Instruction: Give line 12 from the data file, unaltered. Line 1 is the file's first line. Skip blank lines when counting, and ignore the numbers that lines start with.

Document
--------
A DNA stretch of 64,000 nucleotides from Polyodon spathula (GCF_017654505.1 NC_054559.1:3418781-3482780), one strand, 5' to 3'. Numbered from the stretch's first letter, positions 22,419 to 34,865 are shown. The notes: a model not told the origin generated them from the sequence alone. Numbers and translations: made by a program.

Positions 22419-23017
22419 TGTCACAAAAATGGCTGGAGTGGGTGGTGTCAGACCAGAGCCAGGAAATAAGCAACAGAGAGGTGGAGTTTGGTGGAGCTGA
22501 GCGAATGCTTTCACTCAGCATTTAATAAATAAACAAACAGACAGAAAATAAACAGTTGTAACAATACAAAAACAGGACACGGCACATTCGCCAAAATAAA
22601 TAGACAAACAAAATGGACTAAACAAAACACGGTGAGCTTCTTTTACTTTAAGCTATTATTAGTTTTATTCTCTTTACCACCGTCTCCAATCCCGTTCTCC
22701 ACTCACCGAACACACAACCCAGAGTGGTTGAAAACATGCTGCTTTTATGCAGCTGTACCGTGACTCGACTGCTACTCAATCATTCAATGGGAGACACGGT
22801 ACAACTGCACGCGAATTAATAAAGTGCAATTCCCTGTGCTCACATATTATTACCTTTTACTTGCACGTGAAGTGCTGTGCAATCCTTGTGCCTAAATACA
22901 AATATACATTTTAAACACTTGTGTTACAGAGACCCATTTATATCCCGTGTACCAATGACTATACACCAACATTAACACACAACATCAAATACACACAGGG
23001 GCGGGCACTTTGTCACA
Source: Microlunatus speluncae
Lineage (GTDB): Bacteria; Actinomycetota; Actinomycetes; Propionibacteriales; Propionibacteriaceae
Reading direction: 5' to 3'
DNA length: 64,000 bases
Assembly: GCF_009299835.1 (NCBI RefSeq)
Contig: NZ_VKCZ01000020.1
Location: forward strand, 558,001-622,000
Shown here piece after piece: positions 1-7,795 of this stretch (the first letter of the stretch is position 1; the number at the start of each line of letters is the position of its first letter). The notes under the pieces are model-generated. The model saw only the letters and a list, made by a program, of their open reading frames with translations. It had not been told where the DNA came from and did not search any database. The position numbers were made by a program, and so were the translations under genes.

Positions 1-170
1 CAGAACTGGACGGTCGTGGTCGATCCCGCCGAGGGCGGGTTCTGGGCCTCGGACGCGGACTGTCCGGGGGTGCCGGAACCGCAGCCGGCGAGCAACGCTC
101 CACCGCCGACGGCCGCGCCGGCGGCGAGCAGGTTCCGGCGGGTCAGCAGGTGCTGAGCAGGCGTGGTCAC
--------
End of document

Reading direction: 5' to 3'